Requiem for a grouch

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I’d like to think I am a good dad.

But I can also be a real grouchy jerk, often without even knowing it.

I was reminded of that while having a “constructive dialog” (i.e., an argument) with Abbey the other day about how to handle disciplining Miles these days – he has been acting up quite a bit lately, especially since the new baby came along.

I don’t mean to be a crank, but I suppose frustration gets the best of me too often. I probably raise my voice a little too much. And Miles, being the stubborn, willful child that he is, isn’t particularly inclined to listen any better when the decibel level of my voice gets higher – he simply misbehaves even more in protest.

In addition to my usual triggers – noise, messes, mornings – it seems like all of us in this house let ourselves get wrapped up in it. If one person gets upset and starts raising their voice, it turns into a cycle of tension, frustration and raised voices for everyone. Even when you’re not mad at somebody, you still end up raising your voice, if for no other reason than just to make yourself heard.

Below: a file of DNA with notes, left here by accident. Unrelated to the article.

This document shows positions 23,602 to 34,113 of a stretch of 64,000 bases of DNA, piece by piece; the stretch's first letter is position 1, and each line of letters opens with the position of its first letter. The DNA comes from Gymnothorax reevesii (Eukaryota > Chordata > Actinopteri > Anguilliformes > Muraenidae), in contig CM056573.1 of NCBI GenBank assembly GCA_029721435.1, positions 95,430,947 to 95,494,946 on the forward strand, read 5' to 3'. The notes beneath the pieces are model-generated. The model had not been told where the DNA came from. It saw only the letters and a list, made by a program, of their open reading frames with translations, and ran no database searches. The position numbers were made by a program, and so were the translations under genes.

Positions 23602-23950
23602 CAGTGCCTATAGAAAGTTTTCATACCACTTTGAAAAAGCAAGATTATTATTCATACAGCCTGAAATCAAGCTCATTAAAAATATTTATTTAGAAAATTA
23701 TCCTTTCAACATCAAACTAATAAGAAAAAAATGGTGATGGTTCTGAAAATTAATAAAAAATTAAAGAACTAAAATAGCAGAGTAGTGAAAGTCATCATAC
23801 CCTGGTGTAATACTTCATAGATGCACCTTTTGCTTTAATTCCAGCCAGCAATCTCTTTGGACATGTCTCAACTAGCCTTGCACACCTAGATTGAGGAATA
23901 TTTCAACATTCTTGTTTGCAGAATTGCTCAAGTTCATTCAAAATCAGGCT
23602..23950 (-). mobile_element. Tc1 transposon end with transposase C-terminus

One of the things I most admire about my wife is her ability to size up a complicated, emotional problem and come up with a solution. She intuited that if we raised our voices less, Miles would probably behave better.

So far, it is working. There are far fewer episodes of willful disobedience and he is a lot more cooperative with us the last few days.

When he does act up, he goes to his new “timeout chair.” This is a rocking chair in the corner of the living room. There aren’t any toys or distractions – his previous timeout spot was his bedroom, which only seems to exacerbate the situation which put him in timeout to start with. I won’t say the “timeout chair” is perfect, but he seems to respond to it much better. After all, a three-year-old bundle of energy can’t waste time sitting around in a boring chair in a boring corner, there are just too many other things to do.

This has been a good reminder for me how my bad mood can affect everybody else, even when I don’t mean to inflict it upon on my family – and I think Abbey would admit she can be the same way sometimes.

It’s also a reminder that we need to stay flexible in how we interact with our kids. What works for one kid may not work for another, and even with the same kid, what worked a year ago may not be the best approach for right now.

Nobody died and made anybody a parenting expert. We are learning just like everybody else and doing the best we can. Hopefully, one of these days, we’ll be able to look back and say we did a good job.

 

 

 

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